From hip-hop, to funk, to psychedelia, North Coast Music Festival saw a vast range of genres during day two. We’ve got a roundup of the day’s top acts and how they captivated the bustling crowds in Union Park.
Vulfpeck are a funk band from Michigan. For better and for worse, they’re probably best known for hustling Spotify a few years ago. Long story short, they released an album of John Cage-inspired silence and encouraged their fans to listen to it on repeat throughout the night while they slept. The band was able to get around $20,000 in royalty payments from album streams which they used to pay for a national tour of free concerts. Spotify…was not pleased.
Digital pranks aside, Vulfpeck are above all a funk band in the style of bands like The Meters or Herbie Hancock’s Head Hunters album. Throughout their set, the members of the band seamlessly switched instruments in between songs while jokingly making non sequitur music nerd ramblings shouting out the nearby Vic’s Drum Shop, “the largest drum shop in America,” and sardonically screaming out to a bunch of confused club kids “THIS IS THE REAL FOUR ON THE FLOOR.” Towards the end of their set, they bring out funk singer Antwaun Stanley who covers Stevie Wonder’s “Boogie on Reggae Woman” with them.
Ty Dolla $ign
It’s not uncommon for vocal backing tracks to be plentiful at festivals. Sometimes you need all the help you can get to get into the groove, but Ty Dolla $ign’s first couple of songs relied far too heavily on them. Maybe it was to get the hype going with pristine sound and focus on the onstage performance; nevertheless, it was very apparent that it was mostly lip-syncing going on at first.
After that entertaining yet inauthentic beginning, Ty Dolla $ign let all his bravado and talent loose, eschewing everything that hampered the beginning of the set. His charismatic presence just kept turning up as he pushed through the backing tracks and let his voice crash through. His mere presence on- and off-stage ended up pumping up the crowd as he eventually jumped into the crowd for a quick surf. His set was pure fun, something NCMF craves and constantly delivers. Ty Dolla $ign eventually gave some love to the Chicago rap scene by bring out Lil Dirk and Vic Mensa for a few verses, cementing his set as one of the better of the fest.
– Julian Ramirez
Raury cannot be contained. He’s on stage right now jumping around like James Brown and dancing like Mick Jagger. Raury grew up in Atlanta listening to bands like Outkast, and the influence that Andre 3000 had on him is palpable as he performs “Peace Prevail”, “SuperFly”, and “NEVERALONE.”
Later, he grabs his acoustic guitar to get slow and tender as he performs his recent collaboration with Donnie Trumpet. He pauses for a moment to confess to the audience. “I fell in love with a girl. I thought we’d be together forever. But just like the cigarettes I’ve been smoking, she was no good for me” he said as he strummed the opening chords to “Cigarette Song.”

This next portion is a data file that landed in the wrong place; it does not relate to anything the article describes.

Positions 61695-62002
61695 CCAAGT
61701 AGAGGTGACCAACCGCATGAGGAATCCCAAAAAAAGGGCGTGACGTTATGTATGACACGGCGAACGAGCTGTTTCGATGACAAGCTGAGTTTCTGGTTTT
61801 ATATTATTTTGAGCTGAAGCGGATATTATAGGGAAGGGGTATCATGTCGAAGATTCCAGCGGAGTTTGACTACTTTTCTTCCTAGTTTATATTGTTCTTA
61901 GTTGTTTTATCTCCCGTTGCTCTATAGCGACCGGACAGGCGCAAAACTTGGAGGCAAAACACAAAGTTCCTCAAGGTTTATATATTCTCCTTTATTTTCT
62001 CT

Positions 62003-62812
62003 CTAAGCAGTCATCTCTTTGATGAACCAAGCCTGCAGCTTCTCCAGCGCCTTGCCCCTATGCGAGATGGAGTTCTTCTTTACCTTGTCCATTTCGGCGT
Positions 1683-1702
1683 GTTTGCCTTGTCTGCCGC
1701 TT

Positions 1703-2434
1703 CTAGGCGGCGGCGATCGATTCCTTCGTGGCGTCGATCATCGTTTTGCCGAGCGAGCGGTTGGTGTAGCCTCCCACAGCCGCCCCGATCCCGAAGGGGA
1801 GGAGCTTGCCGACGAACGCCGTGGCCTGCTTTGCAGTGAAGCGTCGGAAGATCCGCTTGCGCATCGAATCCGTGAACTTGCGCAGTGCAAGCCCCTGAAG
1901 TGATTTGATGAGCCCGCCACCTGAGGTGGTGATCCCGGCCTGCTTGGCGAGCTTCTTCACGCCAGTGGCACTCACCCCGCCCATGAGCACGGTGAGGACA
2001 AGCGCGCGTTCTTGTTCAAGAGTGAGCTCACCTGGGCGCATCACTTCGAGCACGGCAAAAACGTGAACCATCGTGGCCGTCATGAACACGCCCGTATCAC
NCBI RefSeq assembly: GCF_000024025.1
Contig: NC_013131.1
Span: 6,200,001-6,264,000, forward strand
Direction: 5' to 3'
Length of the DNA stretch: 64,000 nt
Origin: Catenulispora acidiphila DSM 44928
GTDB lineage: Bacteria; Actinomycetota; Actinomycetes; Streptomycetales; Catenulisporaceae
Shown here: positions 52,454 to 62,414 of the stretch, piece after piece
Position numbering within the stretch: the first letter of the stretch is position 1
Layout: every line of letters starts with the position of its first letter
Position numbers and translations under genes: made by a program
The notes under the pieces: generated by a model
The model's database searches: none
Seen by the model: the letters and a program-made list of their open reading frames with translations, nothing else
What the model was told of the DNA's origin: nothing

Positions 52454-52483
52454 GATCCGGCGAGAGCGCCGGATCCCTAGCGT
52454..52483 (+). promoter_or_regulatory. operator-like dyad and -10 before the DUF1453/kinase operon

“I make songs about love and revolution. That’s all we need,” Raury says to the audience. The crowd here seems uncertain how to respond. They seem unprepared for a black man with an acoustic guitar singing emotional ballads about peace, love, heartbreak, and understanding. It looks like they’re getting ready for Keys N Krates, who are up next, and simply want an onslaught of bass. There is nothing inherently wrong with that, but they may have missed something special.
The Claypool Lennon Delirium
As I walked around the festival, I spotted a few Primus shirts scattered among the raver wear and cosplayers, which gave me hope for a full and attentive audience for The Claypool Lennon Delirium. Although the band may be one of the more recently formed at the fest, Les Claypool and Sean Lennon individually have such a long and incredibly vast musical history that anything less then a full crowd of diehards would have been disappointing. Luckily, the audience that gathered around for The Claypool Lennon Delirium’s weirdness was eager and plentiful.
The duo played the majority of their debut album The Monolith of Phobos, allowing the album’s strange and cavernous structure take hold of NCMF. Lennon’s voice delivered the strange fantastical imagery with intense passion and Claypool’s growl came through just as fiercely. Their denser and lyrical psychedelia could seem out of place in the land of hip-hop and DJ, and the group made note of that. Claypool joked with the crowd that his and Lennon’s rider required a large green glowing hexagonal dome, a nod to the Heineken House across their stage. When it came to the night’s headliner, Bassnectar, Claypool had a few words to say. The legend of the bass guitar clarified his position in the pantheon of low range sounds, “If he’s the nectar of bass, then I must be the mucus.” The crowd lovingly agreed.
– Julian Ramirez
Before this set I wasn’t exactly a diehard Logic fan. I was always more found of his own personal history, the rags to riches element that never felt forced or disingenuous, and his personal hip-hop mantra of peace, love, and positivity. But when it came to his flow and the beat that underlined his music, I could never quite commit to the sound. That is, until this performance.
There wasn’t a moment in his set were his explosive personality didn’t show through. “Like Woah” rolled off the stage with such a fun vibe, getting the crowd bouncing. Considering how hyped the crowd was and all the love Logic drops on Chicago in his lyrics, the whole set felt like a hometown show. “Metropolis” references his first sold out show taking place in Chicago and the crowd obviously roared for the acknowledgement. The best thing of all, Logic seemed to be having as good of a time on stage as the crowd was. He darted all of the place, never letting his energy drop, determined to make his current fans adore him all the more and create a sea of new ones.
– Julian Ramirez